Obituary: Walter ‘Skip’ Baese

Walter “Skip” Baese, 76, died peacefully Tuesday, Sept. 7, 2010, in a hospice facility in Tucson, Ariz.
Born in Vernal, Utah, he is survived by his wife of 33 years, Neysa Dickey; three children (of a previous marriage) — sons Brad of San Diego and Kenny of Yuma, Ariz.; daughter Lorie Anne Miles, also of San Diego; and his brother Richard of Salt Lake City, Utah; as well as two grandchildren.
He was vice president of his high school graduating class in Rangely, where he was raised by his maternal grandfather. He served two years in the U.S. Army from 1954-1956 as a personnel clerk stationed in Munich, Germany, and attended Mesa College in Grand Junction.
His professional years began with a variety of jobs, leading to his position as business manager for Dinosaur Nature Association (a nonprofit organization in Dinosaur National Monument). While at Dinosaur, he met his wife-to-be, Neysa Dickey, who worked for the National Park Service as a secretary. In 1978, they moved to Seattle where Skip became the executive director and business manager for the Pacific Northwest National Parks and Forests Association, the non-profit organization associated with all the National Parks and Forests in Washington, Oregon, Idaho and Alaska.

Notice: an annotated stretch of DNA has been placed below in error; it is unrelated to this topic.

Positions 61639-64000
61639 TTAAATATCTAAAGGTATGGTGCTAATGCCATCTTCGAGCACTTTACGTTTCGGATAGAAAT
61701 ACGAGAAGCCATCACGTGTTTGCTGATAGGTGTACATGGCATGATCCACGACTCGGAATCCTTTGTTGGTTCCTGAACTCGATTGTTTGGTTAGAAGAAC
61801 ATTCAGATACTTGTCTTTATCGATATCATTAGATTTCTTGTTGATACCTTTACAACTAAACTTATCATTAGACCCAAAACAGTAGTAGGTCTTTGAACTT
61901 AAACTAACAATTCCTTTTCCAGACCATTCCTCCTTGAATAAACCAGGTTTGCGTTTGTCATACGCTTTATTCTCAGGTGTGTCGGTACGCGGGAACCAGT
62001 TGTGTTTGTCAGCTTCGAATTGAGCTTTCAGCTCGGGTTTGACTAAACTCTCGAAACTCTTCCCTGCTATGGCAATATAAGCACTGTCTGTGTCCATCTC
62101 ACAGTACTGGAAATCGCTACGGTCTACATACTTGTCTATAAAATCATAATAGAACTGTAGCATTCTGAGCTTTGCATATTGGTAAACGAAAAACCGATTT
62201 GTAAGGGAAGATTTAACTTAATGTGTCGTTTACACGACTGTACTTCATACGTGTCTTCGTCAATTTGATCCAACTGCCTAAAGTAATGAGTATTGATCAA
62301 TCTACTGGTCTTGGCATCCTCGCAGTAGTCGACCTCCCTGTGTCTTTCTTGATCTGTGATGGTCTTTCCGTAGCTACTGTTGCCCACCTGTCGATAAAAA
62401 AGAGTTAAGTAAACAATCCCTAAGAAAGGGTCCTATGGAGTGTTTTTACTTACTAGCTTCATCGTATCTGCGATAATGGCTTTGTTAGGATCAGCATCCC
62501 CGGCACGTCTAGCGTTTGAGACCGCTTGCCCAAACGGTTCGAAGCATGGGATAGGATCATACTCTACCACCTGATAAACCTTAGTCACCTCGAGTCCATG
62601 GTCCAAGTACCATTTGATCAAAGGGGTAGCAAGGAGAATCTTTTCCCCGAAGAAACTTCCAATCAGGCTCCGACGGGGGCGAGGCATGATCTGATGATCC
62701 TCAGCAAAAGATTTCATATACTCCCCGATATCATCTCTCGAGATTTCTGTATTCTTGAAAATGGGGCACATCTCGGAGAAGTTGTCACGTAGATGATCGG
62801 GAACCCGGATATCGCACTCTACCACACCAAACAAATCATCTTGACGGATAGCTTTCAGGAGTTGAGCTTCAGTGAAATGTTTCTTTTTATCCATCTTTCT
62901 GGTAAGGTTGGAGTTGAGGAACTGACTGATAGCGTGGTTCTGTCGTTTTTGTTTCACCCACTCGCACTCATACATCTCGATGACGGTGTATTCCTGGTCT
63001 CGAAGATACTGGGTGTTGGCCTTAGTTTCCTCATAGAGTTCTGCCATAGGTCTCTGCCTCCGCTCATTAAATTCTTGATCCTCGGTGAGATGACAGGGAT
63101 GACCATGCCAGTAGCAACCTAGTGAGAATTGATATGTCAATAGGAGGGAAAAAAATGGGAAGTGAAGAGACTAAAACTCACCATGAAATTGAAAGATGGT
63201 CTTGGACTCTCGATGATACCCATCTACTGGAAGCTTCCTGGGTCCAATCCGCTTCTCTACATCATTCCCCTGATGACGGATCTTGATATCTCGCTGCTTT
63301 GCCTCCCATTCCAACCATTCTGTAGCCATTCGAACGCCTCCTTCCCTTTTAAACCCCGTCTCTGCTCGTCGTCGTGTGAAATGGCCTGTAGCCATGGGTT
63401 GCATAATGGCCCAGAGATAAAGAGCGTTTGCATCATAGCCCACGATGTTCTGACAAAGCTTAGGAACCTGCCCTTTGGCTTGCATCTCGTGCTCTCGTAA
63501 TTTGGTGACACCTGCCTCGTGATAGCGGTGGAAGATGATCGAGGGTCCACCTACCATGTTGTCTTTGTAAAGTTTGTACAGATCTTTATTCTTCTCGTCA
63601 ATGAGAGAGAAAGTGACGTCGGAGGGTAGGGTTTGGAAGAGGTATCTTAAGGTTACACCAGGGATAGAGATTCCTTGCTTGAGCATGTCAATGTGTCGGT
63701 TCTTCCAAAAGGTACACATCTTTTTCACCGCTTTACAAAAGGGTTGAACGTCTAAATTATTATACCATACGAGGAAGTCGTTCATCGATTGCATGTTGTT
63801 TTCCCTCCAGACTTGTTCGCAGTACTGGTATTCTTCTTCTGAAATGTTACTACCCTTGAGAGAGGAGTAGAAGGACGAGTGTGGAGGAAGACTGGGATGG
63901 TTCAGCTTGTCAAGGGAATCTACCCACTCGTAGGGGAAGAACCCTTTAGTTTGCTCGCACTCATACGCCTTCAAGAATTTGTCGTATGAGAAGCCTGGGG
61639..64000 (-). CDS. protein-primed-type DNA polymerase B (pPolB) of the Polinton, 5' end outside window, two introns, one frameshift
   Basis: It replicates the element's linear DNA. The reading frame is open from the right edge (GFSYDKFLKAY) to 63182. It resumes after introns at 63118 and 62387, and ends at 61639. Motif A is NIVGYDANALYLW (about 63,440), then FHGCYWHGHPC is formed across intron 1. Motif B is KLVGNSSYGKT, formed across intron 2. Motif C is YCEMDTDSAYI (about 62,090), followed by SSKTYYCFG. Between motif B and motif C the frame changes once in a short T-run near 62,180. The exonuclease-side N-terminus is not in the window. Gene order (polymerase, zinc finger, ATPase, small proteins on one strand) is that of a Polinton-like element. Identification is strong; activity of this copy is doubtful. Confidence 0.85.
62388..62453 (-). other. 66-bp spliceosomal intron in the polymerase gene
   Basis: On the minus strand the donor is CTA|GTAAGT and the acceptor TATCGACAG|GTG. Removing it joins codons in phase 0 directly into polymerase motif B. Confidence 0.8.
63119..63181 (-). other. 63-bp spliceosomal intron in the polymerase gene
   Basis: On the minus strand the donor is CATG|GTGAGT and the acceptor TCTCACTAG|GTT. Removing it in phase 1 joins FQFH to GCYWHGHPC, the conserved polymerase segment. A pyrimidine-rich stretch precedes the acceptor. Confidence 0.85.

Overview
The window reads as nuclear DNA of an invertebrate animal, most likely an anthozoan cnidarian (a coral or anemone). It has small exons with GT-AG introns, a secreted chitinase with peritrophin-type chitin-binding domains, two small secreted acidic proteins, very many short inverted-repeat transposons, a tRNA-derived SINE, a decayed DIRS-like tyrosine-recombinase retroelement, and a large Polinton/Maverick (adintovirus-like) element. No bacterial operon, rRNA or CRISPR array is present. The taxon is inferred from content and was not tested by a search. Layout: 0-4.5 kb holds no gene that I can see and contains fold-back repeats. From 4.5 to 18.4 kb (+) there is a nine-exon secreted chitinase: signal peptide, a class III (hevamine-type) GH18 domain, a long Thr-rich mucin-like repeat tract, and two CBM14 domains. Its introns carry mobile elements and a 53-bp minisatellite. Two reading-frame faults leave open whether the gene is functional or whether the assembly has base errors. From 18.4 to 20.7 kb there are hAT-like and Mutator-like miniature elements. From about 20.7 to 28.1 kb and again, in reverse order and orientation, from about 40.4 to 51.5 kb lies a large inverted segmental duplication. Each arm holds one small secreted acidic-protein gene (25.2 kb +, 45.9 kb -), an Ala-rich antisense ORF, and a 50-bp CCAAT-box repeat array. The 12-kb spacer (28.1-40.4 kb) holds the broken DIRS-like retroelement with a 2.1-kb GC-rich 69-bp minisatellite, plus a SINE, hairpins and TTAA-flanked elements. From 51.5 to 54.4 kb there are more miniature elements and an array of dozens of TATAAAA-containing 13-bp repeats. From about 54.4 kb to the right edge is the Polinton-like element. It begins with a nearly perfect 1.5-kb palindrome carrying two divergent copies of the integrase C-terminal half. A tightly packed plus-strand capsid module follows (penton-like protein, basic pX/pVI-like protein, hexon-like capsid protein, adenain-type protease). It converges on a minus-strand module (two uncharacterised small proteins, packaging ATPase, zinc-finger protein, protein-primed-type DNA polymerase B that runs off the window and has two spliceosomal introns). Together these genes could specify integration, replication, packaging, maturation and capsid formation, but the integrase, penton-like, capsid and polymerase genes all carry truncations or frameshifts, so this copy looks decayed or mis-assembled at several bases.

When the couple moved to Deer Lodge, Mont., in 1982, following Neysa’s Park Service career, Skip retired and became active in the community as a volunteer tour guide at the Montana Territorial Prison and Grant-Kohrs Ranch National Historic Site, as well as enjoying golf, hiking, fishing, camping, working on their “fixer-upper” home and being a supportive “house-husband.” They lived in Deer Lodge for 12 and one-half years.
In 1994, they moved to Yellowstone National Park. In their 11 years there, he wore many volunteer hats: audio-visual technician; caretaker of park vehicles and snowmobiles; winter warming hut greeter, sharing his knowledge and love of the park; and general handyman. Healthy and active his whole life, he was diagnosed in 2002 with non-Hodgkin’s lymphoma. He went through chemotherapy and returned to his former lifestyle.
With Neysa’s retirement in November 2005, they settled in Green Valley, Ariz., where he remained active as a member of the local hiking club, joined the computer club and worked out daily in a fitness center near their home. In 2007, his cancer returned; he underwent more chemo and again returned to some of his activities. But in May of this year, his cancer and an advanced case of shingles finally took their toll. His health deteriorated rapidly, along with his mobility, but he held fast to his positive outlook.
A celebration of Skip’s life will be held at a later date. Donations may be made to your charity of choice.